Presentation is loading. Please wait.

Presentation is loading. Please wait.

BIOGEOGRAPHY attempts to explain why species and higher taxa are distributed as they are, and why the diversity and taxonomic composition of the biota.

Similar presentations


Presentation on theme: "BIOGEOGRAPHY attempts to explain why species and higher taxa are distributed as they are, and why the diversity and taxonomic composition of the biota."— Presentation transcript:

1 BIOGEOGRAPHY attempts to explain why species and higher taxa are distributed as they are, and why the diversity and taxonomic composition of the biota vary from one region to another.

2 INTEGRATION OF SEVERAL DISCIPLINES 1.Geology

3 INTEGRATION OF SEVERAL DISCIPLINES 1.Geology Triassic Cretaceous Paleocene Oligocene

4 INTEGRATION OF SEVERAL DISCIPLINES 1.Geology 2.Paleontology

5 INTEGRATION OF SEVERAL DISCIPLINES 1.Geology 2.Paleontology 3.Phylogenetics

6 INTEGRATION OF SEVERAL DISCIPLINES 1.Geology 2.Paleontology 3.Phylogenetics Gila Monster (Heloderma) Monitor Lizard (Varanidae) Lanthanotus thought to be related to Gila monsters (weird distribution). It is really related to Monitor lizards (makes sense for biogeography).

7 INTEGRATION OF SEVERAL DISCIPLINES 1.Geology 2.Paleontology 3.Phylogenetics 4.Ecology

8 AN EXAMPLE OF BIOGEOGRAPHIC AREAS Wallace’s Line Philip Sclater ( )

9 BIOREGIONS AT VARIOUS SPATIAL SCALES

10 AN EXAMPLE OF BIOGEOGRAPHIC AREAS Wallace’s Line

11 CHARLES R. DARWIN 1.“Neither the similarity or dissimilarity of the inhabitants of various regions can be wholly accounted for by climatic and other physical conditions.”

12 CHARLES R. DARWIN 2.“Barriers of any kind…are related in a close and important manner to the differences between the productions [organisms] of various regions”

13 FACTORS AFFECTING GEOGRAPHIC DISTRIBUTIONS 1.Adaptation to new conditions 2.Dispersal through continuous habitat 3.“Jump Dispersal” across a major barrier (sea; mountain, etc.) (what might increase a species’ range?) BIOTIC

14 FACTORS AFFECTING GEOGRAPHIC DISTRIBUTIONS (what might increase a species’ range?) ABIOTIC 1.Climatic Regime change 2.Eustatic Events (change in sea level-provides bridges) 3.Tectonic Events (plate movements; mountains, etc.)

15 DISPERSAL VS. VICARIANCE HYPOTHESESES 1.Dispersal Hypothesis: Taxon originated in one area and dispersed to the other 2.Vicariance Hypothesis: Areas were formerly contiguous, and were occupied by the ancestor. Species differentiated after barrier arose.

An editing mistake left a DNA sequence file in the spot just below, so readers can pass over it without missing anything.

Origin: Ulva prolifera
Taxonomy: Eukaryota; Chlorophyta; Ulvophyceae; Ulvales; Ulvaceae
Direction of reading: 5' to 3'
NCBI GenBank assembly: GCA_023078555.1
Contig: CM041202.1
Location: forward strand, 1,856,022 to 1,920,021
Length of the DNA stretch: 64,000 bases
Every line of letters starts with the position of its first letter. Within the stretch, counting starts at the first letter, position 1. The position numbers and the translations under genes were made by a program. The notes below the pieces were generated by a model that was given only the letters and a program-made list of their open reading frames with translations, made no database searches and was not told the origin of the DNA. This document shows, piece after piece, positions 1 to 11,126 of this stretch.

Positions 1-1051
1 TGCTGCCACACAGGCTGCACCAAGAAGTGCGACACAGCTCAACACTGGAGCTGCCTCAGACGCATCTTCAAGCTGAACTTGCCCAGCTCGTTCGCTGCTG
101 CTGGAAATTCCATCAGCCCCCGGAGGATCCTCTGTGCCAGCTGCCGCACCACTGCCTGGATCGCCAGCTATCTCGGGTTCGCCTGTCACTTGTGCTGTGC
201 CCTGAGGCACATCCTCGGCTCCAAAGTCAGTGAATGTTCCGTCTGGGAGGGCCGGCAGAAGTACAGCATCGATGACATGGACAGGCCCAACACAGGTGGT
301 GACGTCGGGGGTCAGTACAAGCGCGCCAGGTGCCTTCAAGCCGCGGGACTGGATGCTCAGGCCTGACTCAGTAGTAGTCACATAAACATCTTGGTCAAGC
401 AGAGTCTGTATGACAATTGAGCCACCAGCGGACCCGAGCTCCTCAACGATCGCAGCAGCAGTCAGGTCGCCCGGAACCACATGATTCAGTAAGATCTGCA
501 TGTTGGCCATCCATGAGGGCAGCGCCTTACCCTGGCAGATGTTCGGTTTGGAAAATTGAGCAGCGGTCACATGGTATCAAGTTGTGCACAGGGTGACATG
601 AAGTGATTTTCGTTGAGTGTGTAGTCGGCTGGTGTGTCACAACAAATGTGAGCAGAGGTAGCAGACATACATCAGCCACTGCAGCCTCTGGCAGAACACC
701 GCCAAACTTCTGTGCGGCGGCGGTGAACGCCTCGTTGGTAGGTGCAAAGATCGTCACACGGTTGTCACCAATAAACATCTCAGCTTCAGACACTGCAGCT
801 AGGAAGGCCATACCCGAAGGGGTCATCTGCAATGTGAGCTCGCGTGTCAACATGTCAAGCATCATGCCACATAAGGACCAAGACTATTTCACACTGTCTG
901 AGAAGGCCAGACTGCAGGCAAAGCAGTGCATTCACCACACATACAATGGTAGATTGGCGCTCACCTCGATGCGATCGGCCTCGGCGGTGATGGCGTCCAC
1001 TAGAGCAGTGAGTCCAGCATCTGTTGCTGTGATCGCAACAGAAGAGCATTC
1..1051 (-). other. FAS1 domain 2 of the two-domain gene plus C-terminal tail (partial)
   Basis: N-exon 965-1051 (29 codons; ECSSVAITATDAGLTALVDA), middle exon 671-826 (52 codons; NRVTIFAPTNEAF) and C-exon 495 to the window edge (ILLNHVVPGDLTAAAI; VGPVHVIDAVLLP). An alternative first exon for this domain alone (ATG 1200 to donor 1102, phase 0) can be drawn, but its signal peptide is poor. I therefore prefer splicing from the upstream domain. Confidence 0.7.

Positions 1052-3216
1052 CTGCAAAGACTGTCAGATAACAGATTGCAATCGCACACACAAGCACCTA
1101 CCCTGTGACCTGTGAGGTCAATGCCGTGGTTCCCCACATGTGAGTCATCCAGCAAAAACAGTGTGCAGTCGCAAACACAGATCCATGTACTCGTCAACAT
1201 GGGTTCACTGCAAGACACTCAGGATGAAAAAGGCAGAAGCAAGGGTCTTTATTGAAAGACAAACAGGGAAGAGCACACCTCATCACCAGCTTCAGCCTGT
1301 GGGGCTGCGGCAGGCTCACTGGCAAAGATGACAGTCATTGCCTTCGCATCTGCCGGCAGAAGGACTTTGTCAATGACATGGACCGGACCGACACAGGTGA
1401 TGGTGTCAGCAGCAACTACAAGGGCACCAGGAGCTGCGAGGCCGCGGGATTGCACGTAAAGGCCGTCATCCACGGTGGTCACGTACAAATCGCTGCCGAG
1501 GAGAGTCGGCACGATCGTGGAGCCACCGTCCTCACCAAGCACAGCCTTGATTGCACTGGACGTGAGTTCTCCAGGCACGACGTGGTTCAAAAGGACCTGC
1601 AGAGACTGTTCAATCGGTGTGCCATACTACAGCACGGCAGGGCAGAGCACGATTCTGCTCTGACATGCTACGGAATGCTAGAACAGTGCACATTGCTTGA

16 MARSUPIAL EXAMPLE AREA CLADOGRAMS:

17 CONGRUENT BIOGEOGRAPHIES (Comparative Phylogeography)

18

19

20

21 ECOLOGY (ESSENTIAL) A species cannot survive outside of its physiological tolerance range; its biogeography cannot contradict its ecology.

22 ECOLOGY (ESSENTIAL) A species cannot survive outside of its physiological tolerance range; its biogeography cannot contradict its ecology. Are Ecological and Historical Factors Alternatives?

23 A A end of distribution Same environment Different environment DETERMINING IF ECOLOGY OR HISTORY IS MORE IMPORTANT

24 A A end of distribution Same environment Different environment DETERMINING IF ECOLOGY OR HISTORY IS MORE IMPORTANT Same environment (A could occur) Different (A could not occur)

25 A A end of distribution Same environment Different environment DETERMINING IF ECOLOGY OR HISTORY IS MORE IMPORTANT Ecology History (Barrier existed)

26 Taricha torosa Mitochondrial Lineages

27 BIOCLIMATIC MODELING (unique environmental space: selection?)

28 SYTEMATISTS AND ECOLOGISTS ASK DIFFERENT QUESTIONS 1)Systematists look first to evolutionary history 2)Ecologists look first to physiological tolerances and species interactions

29 SYTEMATISTS AND ECOLOGISTS ASK DIFFERENT QUESTIONS 1)Systematists look first to evolutionary history 2)Ecologists look first to physiological tolerances and species interactions

30 MacArthur and Wilson 1967 Theory of Island Biogeography “Why do islands have fewer species than same area on continent?”

31 Small islands have higher extinction rates. Farther islands have lower probability of immigration. MacArthur and Wilson 1967 Theory of Island Biogeography “Why do islands have fewer species than same area on continent?” Function of SIZE of island and DISTANCE from mainland

32 CHECKERBOARD DISTRIBUTIONS: not all islands have the predicted “equilibrium” number of species Interspecific Competition (ecology) also influences particular species distributions. (White-eyes in New Guinea)

33 CONVERGENT EVOLUTION (form of homoplasy) PlacentalsMarsupials Are the same niches predictably occupied by phylogenetically independent groups of organisms?

34


Download ppt "BIOGEOGRAPHY attempts to explain why species and higher taxa are distributed as they are, and why the diversity and taxonomic composition of the biota."

Similar presentations


Ads by Google